Cranial volume and palate length of cats, Felis spp., under domestication, hybridization and in wild populations
Kitchener, Andrew C
Fitch, W Tecumseh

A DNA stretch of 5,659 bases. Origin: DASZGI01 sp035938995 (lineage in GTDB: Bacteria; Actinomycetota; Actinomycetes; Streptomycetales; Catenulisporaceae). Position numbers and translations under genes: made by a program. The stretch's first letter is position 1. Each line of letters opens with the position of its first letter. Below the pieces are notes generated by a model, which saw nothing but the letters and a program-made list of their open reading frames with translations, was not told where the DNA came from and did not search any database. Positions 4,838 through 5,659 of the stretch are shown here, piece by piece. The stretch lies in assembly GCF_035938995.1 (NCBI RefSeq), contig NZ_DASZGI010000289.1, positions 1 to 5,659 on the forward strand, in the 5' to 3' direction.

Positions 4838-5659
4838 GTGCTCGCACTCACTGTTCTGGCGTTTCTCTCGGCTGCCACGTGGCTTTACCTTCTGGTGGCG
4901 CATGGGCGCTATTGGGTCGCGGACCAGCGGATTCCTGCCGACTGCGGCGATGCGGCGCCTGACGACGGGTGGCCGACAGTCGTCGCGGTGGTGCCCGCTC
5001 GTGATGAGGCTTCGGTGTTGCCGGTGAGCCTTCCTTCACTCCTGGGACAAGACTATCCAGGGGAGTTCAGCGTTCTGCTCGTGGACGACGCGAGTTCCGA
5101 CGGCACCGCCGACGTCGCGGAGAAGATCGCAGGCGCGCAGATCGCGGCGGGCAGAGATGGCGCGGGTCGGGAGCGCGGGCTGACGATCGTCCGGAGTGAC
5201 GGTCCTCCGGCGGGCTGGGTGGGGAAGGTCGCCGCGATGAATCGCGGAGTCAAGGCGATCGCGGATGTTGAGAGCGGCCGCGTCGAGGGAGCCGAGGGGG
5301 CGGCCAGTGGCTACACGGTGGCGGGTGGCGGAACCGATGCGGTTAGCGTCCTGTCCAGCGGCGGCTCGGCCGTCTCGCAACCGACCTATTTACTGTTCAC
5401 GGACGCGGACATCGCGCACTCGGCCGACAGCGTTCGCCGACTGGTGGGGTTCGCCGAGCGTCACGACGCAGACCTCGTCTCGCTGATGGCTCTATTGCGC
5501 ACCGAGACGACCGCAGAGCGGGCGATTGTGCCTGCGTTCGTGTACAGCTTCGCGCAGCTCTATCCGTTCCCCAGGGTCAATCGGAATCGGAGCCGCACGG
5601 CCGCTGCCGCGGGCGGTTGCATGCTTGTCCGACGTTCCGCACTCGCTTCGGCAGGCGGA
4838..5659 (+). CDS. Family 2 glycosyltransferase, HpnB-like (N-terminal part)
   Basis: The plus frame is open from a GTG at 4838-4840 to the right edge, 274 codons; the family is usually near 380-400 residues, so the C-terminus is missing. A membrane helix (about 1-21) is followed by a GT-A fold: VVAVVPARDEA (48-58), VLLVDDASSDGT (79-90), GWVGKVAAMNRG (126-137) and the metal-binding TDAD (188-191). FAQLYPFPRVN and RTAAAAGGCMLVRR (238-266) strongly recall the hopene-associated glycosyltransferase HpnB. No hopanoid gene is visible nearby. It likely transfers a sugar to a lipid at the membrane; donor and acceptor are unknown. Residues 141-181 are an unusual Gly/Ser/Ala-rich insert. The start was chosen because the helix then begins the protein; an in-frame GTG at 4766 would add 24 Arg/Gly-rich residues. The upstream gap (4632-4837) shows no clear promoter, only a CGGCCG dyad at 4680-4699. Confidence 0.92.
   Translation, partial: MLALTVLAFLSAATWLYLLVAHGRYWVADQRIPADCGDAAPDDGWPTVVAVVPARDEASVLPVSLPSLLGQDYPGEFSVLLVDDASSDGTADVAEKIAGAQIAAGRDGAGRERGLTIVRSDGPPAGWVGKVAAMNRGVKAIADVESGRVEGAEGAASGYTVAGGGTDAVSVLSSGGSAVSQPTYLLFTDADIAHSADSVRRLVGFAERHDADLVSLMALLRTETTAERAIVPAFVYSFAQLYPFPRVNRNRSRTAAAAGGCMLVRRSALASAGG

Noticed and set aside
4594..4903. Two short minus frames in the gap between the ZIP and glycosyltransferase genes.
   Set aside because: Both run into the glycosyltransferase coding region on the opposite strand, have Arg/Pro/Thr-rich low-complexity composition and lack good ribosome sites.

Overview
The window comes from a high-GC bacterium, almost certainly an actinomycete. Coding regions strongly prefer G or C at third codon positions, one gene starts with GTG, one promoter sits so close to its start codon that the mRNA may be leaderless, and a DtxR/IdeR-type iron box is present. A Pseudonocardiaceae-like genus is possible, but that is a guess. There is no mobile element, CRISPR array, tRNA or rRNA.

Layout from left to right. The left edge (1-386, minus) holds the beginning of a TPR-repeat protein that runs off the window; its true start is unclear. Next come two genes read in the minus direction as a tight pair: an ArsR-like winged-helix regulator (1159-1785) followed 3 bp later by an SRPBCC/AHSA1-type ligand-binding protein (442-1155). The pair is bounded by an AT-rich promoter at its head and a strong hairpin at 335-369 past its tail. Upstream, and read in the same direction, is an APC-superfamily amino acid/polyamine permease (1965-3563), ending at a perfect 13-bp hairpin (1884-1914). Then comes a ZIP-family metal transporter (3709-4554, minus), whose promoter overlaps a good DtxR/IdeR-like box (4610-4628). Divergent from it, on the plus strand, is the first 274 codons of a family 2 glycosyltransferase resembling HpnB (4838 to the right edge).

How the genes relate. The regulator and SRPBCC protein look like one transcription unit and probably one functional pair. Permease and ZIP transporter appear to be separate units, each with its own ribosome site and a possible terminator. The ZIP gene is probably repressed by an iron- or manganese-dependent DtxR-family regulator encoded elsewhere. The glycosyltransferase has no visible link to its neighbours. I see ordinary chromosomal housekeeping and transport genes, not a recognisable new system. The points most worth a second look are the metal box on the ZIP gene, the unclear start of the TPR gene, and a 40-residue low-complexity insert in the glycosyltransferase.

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Reduced brain size, compared with wild individuals, is argued to be a key characteristic of domesticated mammal species, and often cited as a key component of a putative ‘domestication syndrome’. However, brain size comparisons are often based on old, inaccessible literature and in some cases drew comparisons between domestic animals and wild species that are no longer thought to represent the true progenitor species of the domestic species in question. Here we replicate studies on cranial volumes in domestic cats that were published in the 1960s and 1970s, comparing wildcats, domestic cats and their hybrids. Our data indicate that domestic cats indeed, have smaller cranial volumes (implying smaller brains) relative to both European wildcats ( ) and the wild ancestors of domestic cats, the African wildcats ( ), verifying older results. We further found that hybrids of domestic cats and European wildcats have cranial volumes that cluster between those of the two parent species. Apart from replicating these studies, we also present new data on palate length in cat skulls, showing that domestic cat palates are shorter than those of European wildcats but longer than those of African wildcats. Our data are relevant to current discussions of the causes and consequences of the ‘domestication syndrome’ in domesticated mammals.